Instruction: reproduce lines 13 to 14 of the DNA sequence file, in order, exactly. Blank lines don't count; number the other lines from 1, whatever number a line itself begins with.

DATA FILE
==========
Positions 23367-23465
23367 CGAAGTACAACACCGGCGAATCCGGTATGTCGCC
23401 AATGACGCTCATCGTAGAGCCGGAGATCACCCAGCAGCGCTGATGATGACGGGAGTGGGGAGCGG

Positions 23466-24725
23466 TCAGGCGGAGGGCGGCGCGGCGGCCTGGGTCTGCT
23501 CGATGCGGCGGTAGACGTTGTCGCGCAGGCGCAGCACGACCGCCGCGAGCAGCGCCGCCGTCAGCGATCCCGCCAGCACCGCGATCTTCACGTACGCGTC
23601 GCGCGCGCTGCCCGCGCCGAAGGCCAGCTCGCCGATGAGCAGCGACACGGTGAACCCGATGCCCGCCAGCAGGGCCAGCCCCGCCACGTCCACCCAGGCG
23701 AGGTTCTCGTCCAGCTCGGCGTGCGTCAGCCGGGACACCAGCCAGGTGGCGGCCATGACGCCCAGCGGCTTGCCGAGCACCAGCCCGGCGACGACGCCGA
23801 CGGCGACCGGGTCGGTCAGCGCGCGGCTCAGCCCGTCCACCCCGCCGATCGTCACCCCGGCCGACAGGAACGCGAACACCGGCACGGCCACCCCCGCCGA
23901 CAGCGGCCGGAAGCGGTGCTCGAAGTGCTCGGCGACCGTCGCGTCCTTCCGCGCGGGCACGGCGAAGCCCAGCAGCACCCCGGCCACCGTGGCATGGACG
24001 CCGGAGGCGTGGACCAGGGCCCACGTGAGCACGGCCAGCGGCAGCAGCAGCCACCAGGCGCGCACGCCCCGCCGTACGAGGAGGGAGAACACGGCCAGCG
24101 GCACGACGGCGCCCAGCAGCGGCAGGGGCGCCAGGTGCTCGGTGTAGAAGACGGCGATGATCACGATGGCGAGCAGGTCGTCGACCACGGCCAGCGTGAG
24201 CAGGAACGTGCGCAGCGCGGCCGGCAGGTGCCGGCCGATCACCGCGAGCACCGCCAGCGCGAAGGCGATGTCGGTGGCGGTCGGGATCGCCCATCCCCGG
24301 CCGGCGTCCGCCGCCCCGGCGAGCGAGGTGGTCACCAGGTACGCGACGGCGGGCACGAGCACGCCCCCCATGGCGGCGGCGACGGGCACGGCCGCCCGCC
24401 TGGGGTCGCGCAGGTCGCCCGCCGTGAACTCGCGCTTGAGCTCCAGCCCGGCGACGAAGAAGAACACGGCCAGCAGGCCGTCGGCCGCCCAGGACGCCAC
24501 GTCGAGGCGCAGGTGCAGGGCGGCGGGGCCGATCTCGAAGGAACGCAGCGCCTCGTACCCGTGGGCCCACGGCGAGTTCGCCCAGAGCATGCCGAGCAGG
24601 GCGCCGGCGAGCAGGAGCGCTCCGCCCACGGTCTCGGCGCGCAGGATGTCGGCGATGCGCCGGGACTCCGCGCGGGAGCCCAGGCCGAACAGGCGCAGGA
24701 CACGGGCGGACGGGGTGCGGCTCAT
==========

24201 CAGGAACGTGCGCAGCGCGGCCGGCAGGTGCCGGCCGATCACCGCGAGCACCGCCAGCGCGAAGGCGATGTCGGTGGCGGTCGGGATCGCCCATCCCCGG
24301 CCGGCGTCCGCCGCCCCGGCGAGCGAGGTGGTCACCAGGTACGCGACGGCGGGCACGAGCACGCCCCCCATGGCGGCGGCGACGGGCACGGCCGCCCGCC